While many people view marijuana as a benign, recreational drug, evidence exists of significant harm for some individuals who use it. 1 in 10 users develop cannabis dependence and sixteen percent of all substance abuse treatment admissions in the United States are for cannabis-related disorders; this is second only to alcohol-related disorders (1).
Some marijuana-related cognitive function deficits improve after stopping use of the drug, but growing evidence suggests there are long-term effects (2) that may hinder an individual’s ability to make the best use of behavioral therapies. Many factors can impact cannabis-related impairment and recovery of cognitive functions, including the age in which the user started smoking cannabis, years of use and the amount of regular use (3).
The Effects of Cannabis Use on Adolescents and Young Adults
As neuroimaging technology improves, reports are showing subtle, long-term effects of cannabis on cognition and brain functioning (2). Some studies suggest that regular marijuana use in adolescence is associated with altered connectivity and reduced volume of specific brain regions involved in memory, learning and impulse control (4, 5). One compelling study showed that those who started smoking between the ages of 14-22 years old and stopped by age 22 had significantly more cognitive problems at age 27 than their non-using peers (6). In addition to this, adult cannabis users who began smoking before age 17 had significant impairments in measures of executive functioning (7).
A number of studies have shown that abilities such as planning, inhibition and decision-making continue to develop into early adulthood (8). It is safe to say that marijuana use throughout adolescence and young adulthood may impair the achievement of developmental milestones in cognitive functioning. Cognitive impairment has been generally associated with poorer drug abuse treatment outcomes (9). Prevalence rates for cannabis use have increased in recent years (1), which means chronic, heavy cannabis use is a growing health concern.
Help for Cannabis Addiction
If you think that you or a loved might have a problem with cannabis, reach out for help from a therapist and a local Marijuana Anonymous (MA) group.
If the addiction is severe and is accompanied by other disorders such as depression, anxiety, or bipolar disorder—and it often is— inpatient or intensive outpatient treatment may be needed. If so, look for a program that provides treatments that can begin to heal both the emotional and neurological aspects of addiction through trauma work, experiential therapies like equine therapy and art therapy, and brain-based therapies like biofeedback and neurofeedback.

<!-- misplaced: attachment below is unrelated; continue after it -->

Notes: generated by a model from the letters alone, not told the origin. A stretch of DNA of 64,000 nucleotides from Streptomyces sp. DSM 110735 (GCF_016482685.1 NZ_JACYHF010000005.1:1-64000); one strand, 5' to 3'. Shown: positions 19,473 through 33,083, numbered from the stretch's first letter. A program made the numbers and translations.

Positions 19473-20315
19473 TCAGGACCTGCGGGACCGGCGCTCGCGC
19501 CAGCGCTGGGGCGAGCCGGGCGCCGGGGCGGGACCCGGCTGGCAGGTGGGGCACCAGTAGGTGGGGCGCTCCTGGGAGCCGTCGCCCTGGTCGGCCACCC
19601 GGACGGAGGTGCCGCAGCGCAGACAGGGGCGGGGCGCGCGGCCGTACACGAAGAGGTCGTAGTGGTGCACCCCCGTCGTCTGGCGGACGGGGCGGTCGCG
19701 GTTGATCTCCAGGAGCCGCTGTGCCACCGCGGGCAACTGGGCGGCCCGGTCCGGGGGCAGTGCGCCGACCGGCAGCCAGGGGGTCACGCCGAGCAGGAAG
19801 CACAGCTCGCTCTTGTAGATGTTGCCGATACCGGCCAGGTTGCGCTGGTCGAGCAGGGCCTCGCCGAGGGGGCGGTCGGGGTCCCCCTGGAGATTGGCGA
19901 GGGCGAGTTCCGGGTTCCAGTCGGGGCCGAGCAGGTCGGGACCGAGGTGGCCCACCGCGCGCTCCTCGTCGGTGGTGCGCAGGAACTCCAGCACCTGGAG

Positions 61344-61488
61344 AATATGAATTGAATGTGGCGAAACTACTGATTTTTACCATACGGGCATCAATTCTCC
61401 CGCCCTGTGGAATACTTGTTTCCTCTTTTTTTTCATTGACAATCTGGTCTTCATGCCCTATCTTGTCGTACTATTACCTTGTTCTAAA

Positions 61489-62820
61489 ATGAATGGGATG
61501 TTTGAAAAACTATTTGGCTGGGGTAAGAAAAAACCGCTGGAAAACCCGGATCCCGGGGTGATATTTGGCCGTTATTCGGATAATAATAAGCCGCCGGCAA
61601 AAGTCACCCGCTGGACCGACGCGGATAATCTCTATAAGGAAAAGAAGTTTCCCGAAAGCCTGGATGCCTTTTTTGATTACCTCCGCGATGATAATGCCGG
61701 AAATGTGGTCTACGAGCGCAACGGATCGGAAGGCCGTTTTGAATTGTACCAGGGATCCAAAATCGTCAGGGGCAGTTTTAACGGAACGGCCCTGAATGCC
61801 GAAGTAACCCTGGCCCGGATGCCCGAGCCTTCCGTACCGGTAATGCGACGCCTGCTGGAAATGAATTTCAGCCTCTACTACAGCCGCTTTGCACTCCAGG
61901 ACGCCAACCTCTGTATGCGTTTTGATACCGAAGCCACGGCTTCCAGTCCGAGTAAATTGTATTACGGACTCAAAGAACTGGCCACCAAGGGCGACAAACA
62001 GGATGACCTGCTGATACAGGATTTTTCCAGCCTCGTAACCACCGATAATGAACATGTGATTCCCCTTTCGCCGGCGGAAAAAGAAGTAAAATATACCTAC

Our specialists at The Meadows would be happy to answer any questions you might have about addiction treatment. Please call us anytime at 866-582-9850 or chat with us through our website.
1. SAMSHA. Results from the 2006 National Survey on Drug Use and Health: National Findings. Rockville, MD: Office of Applied studies, DHHS; 2007.
2. Bolla KI, Brown K, Eldreth D, Tate K, Cadet JL. Dose-related neurocognitive effects of marijuana use. Neurology 2002;59(9):1337–43. [PubMed: 12427880] Bolla KI, Eldreth DA, Matochik JA, Cadet JL. Neural substrates of faulty decision-making in abstinent marijuana users. Neuroimage 2005;26(2):480–92. [PubMed: 15907305]
3. Grant I, Gonzalez R, Carey CL, Natarajan L, Wolfson T. Non-acute (residual) neurocognitive effects of cannabis use: a meta-analytic study. J Int Neuropsychol Soc 2003;9(5):679–89. [PubMed:12901774]
4. Batalla A, Bhattacharyya S, Yücel M, et al. Structural and functional imaging studies in chronic cannabis users: a systematic review of adolescent and adult findings. PloS One. 2013;8(2):e55821. doi:10.1371/journal.pone.0055821.
5. Filbey FM, Aslan S, Calhoun VD, et al. Long-term effects of marijuana use on the brain. Proc Natl Acad Sci U S A. 2014;111(47):16913-16918. doi:10.1073/pnas.1415297111.
6. Brook JS, Stimmel MA, Zhang C, Brook DW. The association between earlier marijuana use and subsequent academic achievement and health problems: a longitudinal study. Am J Addict 2008;17(2):155–60. [PubMed: 18393060]
7. Pope HG, Gruber AJ, Hudson JI, Cohane G, Huestis MA, Yurgelun-Todd D. Early-onset cannabis use and cognitive deficits: what is the nature of the association? Drug Alcohol Depen 2003;69(3):303–10.
8. Romine CB, Reynolds CR. A model of the development of frontal lobe functioning: findings from a meta-analysis. Appl Neuropsychol 2005;12(4):190–201. [PubMed: 16422660]
9. Abbott MW, Gregson RA. Cognitive dysfunction in the prediction of relapse in alcoholics. J Stud Alcohol 1981;42(3):230–43. [PubMed: 7306259]